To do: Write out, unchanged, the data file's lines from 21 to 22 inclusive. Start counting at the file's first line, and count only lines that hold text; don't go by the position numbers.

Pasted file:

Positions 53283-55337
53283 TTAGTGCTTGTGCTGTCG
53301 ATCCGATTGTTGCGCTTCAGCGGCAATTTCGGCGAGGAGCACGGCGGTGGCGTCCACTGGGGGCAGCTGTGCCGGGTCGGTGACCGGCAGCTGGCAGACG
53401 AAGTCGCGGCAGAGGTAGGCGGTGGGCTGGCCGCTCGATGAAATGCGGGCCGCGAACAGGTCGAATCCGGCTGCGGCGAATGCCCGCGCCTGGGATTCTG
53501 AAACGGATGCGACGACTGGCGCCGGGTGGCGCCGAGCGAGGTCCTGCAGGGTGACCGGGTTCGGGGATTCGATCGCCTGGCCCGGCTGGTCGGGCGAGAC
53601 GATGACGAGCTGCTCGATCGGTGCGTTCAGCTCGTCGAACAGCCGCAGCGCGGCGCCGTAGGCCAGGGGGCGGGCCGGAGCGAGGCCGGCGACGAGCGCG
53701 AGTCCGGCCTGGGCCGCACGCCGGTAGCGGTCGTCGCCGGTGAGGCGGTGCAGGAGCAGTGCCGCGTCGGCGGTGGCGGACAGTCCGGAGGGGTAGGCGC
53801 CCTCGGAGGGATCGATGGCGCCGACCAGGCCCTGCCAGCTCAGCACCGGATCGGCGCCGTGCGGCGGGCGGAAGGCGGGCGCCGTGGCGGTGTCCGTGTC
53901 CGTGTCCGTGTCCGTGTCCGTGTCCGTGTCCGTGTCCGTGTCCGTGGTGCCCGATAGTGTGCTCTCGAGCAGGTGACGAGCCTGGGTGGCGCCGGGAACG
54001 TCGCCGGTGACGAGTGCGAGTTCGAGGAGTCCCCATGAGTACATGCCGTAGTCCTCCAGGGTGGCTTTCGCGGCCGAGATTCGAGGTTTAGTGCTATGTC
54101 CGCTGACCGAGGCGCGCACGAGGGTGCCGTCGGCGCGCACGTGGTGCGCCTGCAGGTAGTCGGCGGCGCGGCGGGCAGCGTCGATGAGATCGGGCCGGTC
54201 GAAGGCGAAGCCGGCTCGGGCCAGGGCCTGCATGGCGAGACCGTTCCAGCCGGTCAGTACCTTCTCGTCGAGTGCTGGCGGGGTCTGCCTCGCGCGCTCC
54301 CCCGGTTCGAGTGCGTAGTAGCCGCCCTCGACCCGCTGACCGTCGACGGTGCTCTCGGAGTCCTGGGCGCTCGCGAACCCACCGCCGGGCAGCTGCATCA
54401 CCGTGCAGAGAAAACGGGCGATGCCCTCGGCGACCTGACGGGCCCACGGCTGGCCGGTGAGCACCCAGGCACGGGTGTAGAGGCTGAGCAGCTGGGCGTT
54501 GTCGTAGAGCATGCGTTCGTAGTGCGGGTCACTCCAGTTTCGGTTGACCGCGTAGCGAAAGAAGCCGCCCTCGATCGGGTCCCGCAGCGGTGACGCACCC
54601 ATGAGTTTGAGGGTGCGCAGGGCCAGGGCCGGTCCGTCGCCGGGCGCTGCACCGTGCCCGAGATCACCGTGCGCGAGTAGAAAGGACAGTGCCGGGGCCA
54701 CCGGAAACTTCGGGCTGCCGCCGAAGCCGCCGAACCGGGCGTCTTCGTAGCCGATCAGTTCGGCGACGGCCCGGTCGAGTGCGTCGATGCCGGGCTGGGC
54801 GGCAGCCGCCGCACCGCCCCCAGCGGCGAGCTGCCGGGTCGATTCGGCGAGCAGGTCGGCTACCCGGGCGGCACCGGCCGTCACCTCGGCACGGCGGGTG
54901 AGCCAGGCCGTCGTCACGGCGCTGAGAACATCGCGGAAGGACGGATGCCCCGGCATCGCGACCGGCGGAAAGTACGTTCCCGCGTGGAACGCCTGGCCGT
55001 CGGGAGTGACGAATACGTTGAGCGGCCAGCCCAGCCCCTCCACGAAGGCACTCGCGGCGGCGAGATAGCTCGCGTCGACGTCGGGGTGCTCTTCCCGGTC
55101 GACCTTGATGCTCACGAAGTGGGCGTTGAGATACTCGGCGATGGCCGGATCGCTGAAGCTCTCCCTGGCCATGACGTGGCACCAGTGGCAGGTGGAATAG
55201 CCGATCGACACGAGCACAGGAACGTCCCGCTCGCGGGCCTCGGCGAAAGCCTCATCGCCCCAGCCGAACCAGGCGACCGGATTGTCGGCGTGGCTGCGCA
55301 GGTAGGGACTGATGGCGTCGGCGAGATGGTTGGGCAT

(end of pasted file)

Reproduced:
55101 GACCTTGATGCTCACGAAGTGGGCGTTGAGATACTCGGCGATGGCCGGATCGCTGAAGCTCTCCCTGGCCATGACGTGGCACCAGTGGCAGGTGGAATAG
55201 CCGATCGACACGAGCACAGGAACGTCCCGCTCGCGGGCCTCGGCGAAAGCCTCATCGCCCCAGCCGAACCAGGCGACCGGATTGTCGGCGTGGCTGCGCA